A confusion matrix not only provides information into the classifier's errors, but it also provides a comprehensive insight into the types of errors it makes, which is more important. It is basically the breakdown that overcomes the limitations that come with using the classification accuracy alone.

The evaluation of the performance of the classifier can be better done by looking at the confusion matrix. The whole idea is to record the number of instances where class A is classified as class B. 

 # Constructing the confusion matrix.

#using the prediction we got from the above code using  LogisticRegression

confusion_matrix(y_test,prediction) 

print("Confusion matrix") print(confusion_matrix(y_test,prediction)) 

An actual class is represented by each row of the confusion matrix whereas the predicted class is represented by each column.

The confusion matrix may give you a lot of information but a concise metric may be preferred sometimes.

l    Precision

precision = (TP) / (TP+FP)

TP represents the count of true positives while FP represents the count of false positives.

The most basic way of having perfect precision is to make a single positive prediction and ensure that it is correct. When precision is 1/1 it is equal to 100%. This, though, will not be very helpful or useful as the classifier would ignore all but one positive instance.

 

l    Recall

recall = (TP) / (TP+FN)

# Finding precision and recall  

precision_score(y_test,prediction)

recall_score(y_test,prediction)

It is convenient to combine both precision and recall into one single metric known as the F1 score, particularly if one needs a straightforward way to analyze and compare two classifiers. The F1 score is also known as the consonant mean of recall and precision. 

# To compute the F1 score, we just simply have to call the f1_score() function:

f1_score(y_test,prediction)

/*#calculating the f1 score print("\nf1 score")

f1_score(y_test,prediction)

Confusion matrix

[[10

0

0]

[ 0

8

1]

[ 0

0

11]]

f1 score

array([1.  , 0.94117647, 0.95652174])  

*/

The F1 score favors those classifiers that have a similar precision and recall. This is not always what is needed and in some contexts, the focus may be on precision whereas, in some contexts, it may be on recall.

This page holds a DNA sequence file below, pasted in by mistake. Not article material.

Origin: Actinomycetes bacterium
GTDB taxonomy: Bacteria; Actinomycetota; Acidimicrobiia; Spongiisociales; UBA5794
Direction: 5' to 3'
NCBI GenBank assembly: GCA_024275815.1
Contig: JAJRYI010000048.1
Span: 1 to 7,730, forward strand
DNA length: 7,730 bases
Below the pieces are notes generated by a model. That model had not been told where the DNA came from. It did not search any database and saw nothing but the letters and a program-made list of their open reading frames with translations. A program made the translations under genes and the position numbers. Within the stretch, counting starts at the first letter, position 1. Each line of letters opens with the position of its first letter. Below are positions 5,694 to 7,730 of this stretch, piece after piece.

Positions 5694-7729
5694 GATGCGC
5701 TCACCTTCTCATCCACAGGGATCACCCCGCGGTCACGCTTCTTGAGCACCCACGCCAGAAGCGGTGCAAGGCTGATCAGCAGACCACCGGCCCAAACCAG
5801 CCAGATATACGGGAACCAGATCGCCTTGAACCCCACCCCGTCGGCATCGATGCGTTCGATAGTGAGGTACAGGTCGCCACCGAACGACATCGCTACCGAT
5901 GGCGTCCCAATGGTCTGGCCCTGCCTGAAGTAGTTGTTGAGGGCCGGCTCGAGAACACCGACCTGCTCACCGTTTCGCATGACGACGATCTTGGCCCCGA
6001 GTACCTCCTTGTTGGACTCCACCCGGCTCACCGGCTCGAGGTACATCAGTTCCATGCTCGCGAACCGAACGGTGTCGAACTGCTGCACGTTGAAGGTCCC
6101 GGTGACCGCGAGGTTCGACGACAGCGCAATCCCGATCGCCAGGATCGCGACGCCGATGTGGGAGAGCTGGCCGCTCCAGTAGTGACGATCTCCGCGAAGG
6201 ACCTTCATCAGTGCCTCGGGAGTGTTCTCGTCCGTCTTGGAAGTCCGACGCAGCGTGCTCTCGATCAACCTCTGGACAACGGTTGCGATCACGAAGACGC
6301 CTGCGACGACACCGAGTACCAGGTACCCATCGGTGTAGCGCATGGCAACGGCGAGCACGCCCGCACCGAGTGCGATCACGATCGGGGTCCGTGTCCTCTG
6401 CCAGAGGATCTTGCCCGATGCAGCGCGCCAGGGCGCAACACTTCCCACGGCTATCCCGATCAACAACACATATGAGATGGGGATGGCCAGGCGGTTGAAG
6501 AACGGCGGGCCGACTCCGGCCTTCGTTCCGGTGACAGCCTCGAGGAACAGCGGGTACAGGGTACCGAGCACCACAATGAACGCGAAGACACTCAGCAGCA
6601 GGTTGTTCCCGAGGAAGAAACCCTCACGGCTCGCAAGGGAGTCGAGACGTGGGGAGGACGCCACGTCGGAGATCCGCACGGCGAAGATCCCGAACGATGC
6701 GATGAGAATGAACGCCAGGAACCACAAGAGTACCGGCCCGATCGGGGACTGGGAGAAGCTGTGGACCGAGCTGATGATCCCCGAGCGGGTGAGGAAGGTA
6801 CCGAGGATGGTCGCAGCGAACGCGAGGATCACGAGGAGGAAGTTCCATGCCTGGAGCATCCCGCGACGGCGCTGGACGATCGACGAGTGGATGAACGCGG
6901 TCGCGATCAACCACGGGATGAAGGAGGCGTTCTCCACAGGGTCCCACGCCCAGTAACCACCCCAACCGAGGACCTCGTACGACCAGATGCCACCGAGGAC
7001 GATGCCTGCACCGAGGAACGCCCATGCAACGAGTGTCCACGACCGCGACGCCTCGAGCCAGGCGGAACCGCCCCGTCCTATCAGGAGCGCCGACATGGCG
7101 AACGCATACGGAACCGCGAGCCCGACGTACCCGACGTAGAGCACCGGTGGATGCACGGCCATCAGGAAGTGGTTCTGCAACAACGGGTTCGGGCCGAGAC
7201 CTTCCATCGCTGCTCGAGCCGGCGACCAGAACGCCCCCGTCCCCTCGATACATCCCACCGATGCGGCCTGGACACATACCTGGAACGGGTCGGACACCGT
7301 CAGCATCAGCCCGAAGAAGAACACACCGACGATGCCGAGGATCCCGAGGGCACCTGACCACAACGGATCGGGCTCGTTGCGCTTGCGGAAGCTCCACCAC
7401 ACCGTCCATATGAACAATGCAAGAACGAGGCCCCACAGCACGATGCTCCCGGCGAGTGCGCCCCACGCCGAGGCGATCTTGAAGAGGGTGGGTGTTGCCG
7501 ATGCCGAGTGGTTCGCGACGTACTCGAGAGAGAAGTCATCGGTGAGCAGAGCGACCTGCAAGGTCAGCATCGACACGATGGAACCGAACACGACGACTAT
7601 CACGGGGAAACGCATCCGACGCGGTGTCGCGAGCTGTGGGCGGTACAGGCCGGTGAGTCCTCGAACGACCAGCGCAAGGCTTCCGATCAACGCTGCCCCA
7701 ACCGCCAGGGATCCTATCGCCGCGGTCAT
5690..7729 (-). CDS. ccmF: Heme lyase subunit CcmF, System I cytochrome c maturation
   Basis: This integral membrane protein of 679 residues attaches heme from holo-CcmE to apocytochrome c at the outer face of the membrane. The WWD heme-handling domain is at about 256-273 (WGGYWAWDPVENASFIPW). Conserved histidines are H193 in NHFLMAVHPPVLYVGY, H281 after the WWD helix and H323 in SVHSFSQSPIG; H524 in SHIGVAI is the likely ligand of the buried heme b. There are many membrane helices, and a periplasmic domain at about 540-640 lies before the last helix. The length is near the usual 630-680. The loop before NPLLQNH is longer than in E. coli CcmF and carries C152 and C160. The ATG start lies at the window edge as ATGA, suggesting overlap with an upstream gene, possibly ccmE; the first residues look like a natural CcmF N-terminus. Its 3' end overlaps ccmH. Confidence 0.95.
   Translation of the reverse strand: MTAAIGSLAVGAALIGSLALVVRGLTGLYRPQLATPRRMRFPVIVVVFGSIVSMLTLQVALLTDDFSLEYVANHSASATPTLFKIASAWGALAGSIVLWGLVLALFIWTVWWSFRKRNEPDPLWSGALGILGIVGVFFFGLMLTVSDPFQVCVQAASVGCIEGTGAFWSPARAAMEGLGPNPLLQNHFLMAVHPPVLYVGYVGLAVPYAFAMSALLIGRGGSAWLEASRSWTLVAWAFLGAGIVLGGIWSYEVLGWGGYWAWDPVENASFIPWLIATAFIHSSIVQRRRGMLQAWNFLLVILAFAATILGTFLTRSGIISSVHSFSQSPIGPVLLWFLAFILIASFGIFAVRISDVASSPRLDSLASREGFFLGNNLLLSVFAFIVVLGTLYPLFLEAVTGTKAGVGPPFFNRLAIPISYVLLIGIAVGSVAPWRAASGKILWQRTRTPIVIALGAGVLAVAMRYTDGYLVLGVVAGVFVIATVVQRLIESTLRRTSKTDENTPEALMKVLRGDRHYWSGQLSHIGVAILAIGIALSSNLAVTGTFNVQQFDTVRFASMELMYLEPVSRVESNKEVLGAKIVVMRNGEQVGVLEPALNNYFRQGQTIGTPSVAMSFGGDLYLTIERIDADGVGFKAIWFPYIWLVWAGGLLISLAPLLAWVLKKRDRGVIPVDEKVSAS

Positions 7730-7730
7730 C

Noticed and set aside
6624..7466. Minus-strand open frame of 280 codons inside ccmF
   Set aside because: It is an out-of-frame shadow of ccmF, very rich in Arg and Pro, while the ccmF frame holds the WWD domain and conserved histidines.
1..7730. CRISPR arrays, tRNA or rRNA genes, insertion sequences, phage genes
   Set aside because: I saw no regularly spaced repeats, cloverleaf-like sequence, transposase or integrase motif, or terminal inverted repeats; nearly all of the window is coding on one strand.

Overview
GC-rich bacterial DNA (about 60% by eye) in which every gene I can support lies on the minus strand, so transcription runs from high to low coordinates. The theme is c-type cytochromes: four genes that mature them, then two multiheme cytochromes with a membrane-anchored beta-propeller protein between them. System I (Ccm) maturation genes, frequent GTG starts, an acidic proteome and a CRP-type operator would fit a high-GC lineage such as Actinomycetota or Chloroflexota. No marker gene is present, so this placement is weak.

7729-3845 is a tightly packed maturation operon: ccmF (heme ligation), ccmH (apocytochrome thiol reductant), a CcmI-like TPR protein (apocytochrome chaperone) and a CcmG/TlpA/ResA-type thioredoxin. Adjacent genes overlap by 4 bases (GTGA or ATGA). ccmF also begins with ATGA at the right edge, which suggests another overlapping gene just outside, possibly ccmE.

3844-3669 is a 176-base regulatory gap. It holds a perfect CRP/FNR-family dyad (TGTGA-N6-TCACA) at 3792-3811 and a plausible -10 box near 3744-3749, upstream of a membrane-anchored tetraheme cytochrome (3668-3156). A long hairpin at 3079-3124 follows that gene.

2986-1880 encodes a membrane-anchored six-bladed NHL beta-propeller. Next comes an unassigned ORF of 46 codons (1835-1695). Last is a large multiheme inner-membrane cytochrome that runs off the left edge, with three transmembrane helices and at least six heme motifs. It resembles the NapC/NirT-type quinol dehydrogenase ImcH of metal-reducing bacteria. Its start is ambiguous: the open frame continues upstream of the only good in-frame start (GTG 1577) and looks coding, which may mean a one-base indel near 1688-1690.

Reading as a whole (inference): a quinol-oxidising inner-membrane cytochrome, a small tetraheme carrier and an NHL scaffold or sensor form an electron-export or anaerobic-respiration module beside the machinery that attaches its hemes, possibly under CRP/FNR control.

This can be better understood with an example. Let’s say a classifier is trained to detect videos that are safe to watch for kids. Here, a classifier that suggests only safe videos (i.e. high precision) and rejects many good videos (i.e. low recall) would be preferred over a classifier that has a higher recall rate and lets some terrible video suggestions show up in the results (in such instances a human pipeline may need to be added to check the video selection of the classifier). 

In another instance, if one trains a classifier to detect and catch shoplifters on surveillance cameras, it is considered fine if the classifier has 99% recall even if it only has 30% precision. This means that there may be a few false alerts to the security guards but this will ensure that almost all shoplifters get caught. Having it both ways is not possible as increasing recall reduces precision and vice versa. This phenomenon is known as the precision/recall tradeoff. A classifier performs its functions differently for different threshold values. This means that a positive or negative prediction can be changed or altered by setting a different threshold value. To know more about Machine Learning algorithms and functions you can check out the course Advanced PGP in Data Science and Machine Learning (Full Time) offered by NIIT.